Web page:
What the European Parliament elections showed by countries

Concluding the topic of the European Parliament elections, a few localised country-by-country findings

Poland is still as fatally split in half into two irreconcilable camps. Yesterday, the map on which the EP vote divides Germany exactly along the border of the GDR and FRG, but Poland’s electoral map also divides it exactly along the borders of the Rzeczpospolita partitions, was circulated all over the world. As a rule, the provinces that were part of Germany and Austria vote for the liberals from Civic Platform, the provinces that were part of Russia – for Kaczyński’s Law and Justice. Borders are more resilient than the states they once delineated;

On Germany, the demographics of voting for the European Parliament are far more important to me than geography. The threat to destabilise the FRG is not that the Alternative for Germany is being chosen by the eastern states, but that young people are voting for it en masse. Germany is ripe for a new youth protest, this time a right-wing one, and if the growth of the AdG tries to stop by banning the party as extremist, this protest could take the form of an armed uprising. Germany’s recent history proves that it is much smarter and safer to integrate the AdG into the system, but the adequacy of the FRG ruling class does not seem obvious;

With the dissolution of parliament in France, everything is clear. Macron has decided to use an invariable trick of French politics: to scare the majority with the success of the National Front and to unite the French around him under the slogan “Fascism will not pass!”. The expectation is that the French will be frightened of the radicals and, humbled, will again vote for a government that has lost popularity. The miscalculation is that after the initiative to send French soldiers to fight in Ukraine, Macron himself became a radical in the eyes of the French, which determined the result of his party in the elections to the European Parliament. And in national elections, the majority of the French may rally to vote against him rather than against Le Pen;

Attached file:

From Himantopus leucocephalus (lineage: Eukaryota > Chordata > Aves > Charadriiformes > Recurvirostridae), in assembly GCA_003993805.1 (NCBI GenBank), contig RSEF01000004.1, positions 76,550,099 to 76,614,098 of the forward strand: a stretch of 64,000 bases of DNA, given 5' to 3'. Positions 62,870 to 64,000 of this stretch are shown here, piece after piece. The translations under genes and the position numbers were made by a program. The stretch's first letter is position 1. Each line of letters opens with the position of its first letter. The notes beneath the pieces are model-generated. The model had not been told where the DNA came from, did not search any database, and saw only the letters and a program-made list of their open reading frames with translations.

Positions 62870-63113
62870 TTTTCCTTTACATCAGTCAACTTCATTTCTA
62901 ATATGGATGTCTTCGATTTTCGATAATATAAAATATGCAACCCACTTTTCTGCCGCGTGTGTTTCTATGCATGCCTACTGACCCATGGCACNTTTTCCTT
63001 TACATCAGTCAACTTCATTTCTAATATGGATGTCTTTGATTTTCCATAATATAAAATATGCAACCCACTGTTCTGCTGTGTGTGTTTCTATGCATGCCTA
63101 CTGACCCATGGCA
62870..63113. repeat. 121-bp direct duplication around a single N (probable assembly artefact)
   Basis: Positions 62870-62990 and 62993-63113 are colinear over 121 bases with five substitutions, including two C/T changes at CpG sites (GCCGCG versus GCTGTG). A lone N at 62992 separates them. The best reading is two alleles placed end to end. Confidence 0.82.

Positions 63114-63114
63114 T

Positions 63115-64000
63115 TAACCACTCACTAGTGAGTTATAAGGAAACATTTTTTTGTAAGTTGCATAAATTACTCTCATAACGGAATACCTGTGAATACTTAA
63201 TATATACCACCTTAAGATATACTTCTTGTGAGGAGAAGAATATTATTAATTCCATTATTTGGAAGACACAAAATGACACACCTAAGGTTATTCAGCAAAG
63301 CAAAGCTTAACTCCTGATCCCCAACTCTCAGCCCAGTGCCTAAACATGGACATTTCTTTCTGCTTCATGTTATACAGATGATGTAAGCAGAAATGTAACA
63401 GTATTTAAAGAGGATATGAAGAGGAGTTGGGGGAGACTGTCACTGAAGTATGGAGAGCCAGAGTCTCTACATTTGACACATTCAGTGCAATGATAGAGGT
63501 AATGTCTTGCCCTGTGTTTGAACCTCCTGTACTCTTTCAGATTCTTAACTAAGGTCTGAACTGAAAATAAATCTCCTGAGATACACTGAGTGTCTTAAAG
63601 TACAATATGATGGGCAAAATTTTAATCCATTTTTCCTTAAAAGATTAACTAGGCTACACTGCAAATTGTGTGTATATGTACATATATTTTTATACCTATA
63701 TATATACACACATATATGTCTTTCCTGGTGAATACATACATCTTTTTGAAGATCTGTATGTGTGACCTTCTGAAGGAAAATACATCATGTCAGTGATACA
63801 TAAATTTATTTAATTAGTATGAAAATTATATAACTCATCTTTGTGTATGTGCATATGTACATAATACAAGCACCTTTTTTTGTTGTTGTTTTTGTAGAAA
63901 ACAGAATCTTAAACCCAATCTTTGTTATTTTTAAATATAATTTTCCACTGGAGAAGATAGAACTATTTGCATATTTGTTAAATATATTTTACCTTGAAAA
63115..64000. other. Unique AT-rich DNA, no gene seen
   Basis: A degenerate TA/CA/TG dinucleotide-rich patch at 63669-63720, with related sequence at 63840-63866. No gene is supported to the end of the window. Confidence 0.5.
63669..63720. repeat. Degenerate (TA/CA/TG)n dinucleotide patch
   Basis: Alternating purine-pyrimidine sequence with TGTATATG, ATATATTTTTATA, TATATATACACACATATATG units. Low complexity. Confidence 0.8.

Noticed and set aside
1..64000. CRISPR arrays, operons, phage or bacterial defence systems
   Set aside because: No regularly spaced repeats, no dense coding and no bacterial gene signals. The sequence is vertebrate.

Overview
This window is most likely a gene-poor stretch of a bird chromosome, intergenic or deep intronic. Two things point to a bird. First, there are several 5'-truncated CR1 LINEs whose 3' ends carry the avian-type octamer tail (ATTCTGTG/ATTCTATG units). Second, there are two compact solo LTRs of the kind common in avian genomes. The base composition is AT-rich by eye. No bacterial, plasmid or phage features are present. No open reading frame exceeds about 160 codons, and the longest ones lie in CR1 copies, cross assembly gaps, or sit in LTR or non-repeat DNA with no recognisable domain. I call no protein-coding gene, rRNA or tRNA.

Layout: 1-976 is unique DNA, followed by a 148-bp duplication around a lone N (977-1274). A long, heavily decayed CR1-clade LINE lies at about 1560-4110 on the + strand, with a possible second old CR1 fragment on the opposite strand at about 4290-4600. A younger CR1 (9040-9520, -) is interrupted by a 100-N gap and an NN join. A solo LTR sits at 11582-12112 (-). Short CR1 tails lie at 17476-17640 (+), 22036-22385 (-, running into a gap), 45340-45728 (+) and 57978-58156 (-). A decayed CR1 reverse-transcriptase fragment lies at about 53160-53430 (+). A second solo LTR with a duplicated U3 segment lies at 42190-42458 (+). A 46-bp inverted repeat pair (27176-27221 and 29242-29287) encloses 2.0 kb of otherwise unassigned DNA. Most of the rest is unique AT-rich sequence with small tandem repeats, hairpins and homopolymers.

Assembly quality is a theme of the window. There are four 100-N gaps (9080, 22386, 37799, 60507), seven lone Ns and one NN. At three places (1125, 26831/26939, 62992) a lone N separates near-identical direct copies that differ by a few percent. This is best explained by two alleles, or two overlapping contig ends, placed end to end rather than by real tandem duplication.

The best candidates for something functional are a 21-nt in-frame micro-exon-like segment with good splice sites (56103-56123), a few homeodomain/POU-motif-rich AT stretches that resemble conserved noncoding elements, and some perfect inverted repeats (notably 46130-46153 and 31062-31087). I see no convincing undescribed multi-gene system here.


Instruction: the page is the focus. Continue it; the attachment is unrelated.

The alarmist statements in the Western press about “pro-Russian sentiment is gaining strength on NATO’s eastern border” in honour of the European Parliament elections are a fake. On the contrary, opportunism still dominates there. Even more moderate and cautious figures from Consent and the Centre Party than before were elected to the European Parliament from the Russians of Latvia and Estonia. The principled and harsh ones did not pass to the EP. This does not mean that the Russians of the Baltic States have become less pro-Russian and more loyal to local nationalists: the real violent ones have been shut down, election campaigning in Russian has been banned, and the result is in the turnout. For the most part, the Russians of the Baltic States did not come to the European elections;

Moldovans are not Romanians. The beautiful idea with the elections of the European Parliament in Moldova failed brilliantly. Out of a million Moldovans who have a second Romanian passport, 65 thousand people came to vote for Romanian parties in Moldova. For such a blunder, Maia Sandu and her people should now get a kick in the neck, because they have clearly demonstrated the true potential of unionism. Moldovans do not feel that they are involved in the fate of Romania, and they need Romanian passports to cross the EU border freely, not to participate in Romanian or even European politics.